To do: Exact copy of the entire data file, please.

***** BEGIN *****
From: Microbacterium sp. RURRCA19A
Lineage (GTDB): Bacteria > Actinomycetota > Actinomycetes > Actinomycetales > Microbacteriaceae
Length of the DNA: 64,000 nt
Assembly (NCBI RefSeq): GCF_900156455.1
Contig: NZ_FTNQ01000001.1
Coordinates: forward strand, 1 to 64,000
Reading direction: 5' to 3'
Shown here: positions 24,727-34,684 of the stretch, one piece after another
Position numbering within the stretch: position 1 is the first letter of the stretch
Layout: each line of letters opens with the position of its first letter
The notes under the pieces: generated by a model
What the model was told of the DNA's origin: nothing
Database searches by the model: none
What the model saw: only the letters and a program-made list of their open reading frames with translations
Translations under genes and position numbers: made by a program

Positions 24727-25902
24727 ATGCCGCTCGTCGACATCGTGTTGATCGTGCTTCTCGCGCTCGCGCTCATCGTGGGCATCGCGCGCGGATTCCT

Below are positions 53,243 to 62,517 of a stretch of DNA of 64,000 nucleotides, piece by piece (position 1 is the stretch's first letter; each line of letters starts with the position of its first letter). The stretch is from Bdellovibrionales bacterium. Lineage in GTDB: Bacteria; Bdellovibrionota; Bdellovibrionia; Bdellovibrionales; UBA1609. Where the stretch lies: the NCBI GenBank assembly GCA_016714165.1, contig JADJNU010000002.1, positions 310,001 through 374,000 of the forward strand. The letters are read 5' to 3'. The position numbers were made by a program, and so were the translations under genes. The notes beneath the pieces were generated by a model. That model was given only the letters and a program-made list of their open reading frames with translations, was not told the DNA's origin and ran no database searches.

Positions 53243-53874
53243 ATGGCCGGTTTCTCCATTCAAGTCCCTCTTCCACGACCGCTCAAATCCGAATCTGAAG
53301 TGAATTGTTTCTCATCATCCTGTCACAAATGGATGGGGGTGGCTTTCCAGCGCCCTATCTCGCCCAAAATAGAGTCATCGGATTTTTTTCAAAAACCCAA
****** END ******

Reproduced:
From: Microbacterium sp. RURRCA19A
Lineage (GTDB): Bacteria > Actinomycetota > Actinomycetes > Actinomycetales > Microbacteriaceae
Length of the DNA: 64,000 nt
Assembly (NCBI RefSeq): GCF_900156455.1
Contig: NZ_FTNQ01000001.1
Coordinates: forward strand, 1 to 64,000
Reading direction: 5' to 3'
Shown here: positions 24,727-34,684 of the stretch, one piece after another
Position numbering within the stretch: position 1 is the first letter of the stretch
Layout: each line of letters opens with the position of its first letter
The notes under the pieces: generated by a model
What the model was told of the DNA's origin: nothing
Database searches by the model: none
What the model saw: only the letters and a program-made list of their open reading frames with translations
Translations under genes and position numbers: made by a program

Positions 24727-25902
24727 ATGCCGCTCGTCGACATCGTGTTGATCGTGCTTCTCGCGCTCGCGCTCATCGTGGGCATCGCGCGCGGATTCCT

Below are positions 53,243 to 62,517 of a stretch of DNA of 64,000 nucleotides, piece by piece (position 1 is the stretch's first letter; each line of letters starts with the position of its first letter). The stretch is from Bdellovibrionales bacterium. Lineage in GTDB: Bacteria; Bdellovibrionota; Bdellovibrionia; Bdellovibrionales; UBA1609. Where the stretch lies: the NCBI GenBank assembly GCA_016714165.1, contig JADJNU010000002.1, positions 310,001 through 374,000 of the forward strand. The letters are read 5' to 3'. The position numbers were made by a program, and so were the translations under genes. The notes beneath the pieces were generated by a model. That model was given only the letters and a program-made list of their open reading frames with translations, was not told the DNA's origin and ran no database searches.

Positions 53243-53874
53243 ATGGCCGGTTTCTCCATTCAAGTCCCTCTTCCACGACCGCTCAAATCCGAATCTGAAG
53301 TGAATTGTTTCTCATCATCCTGTCACAAATGGATGGGGGTGGCTTTCCAGCGCCCTATCTCGCCCAAAATAGAGTCATCGGATTTTTTTCAAAAACCCAA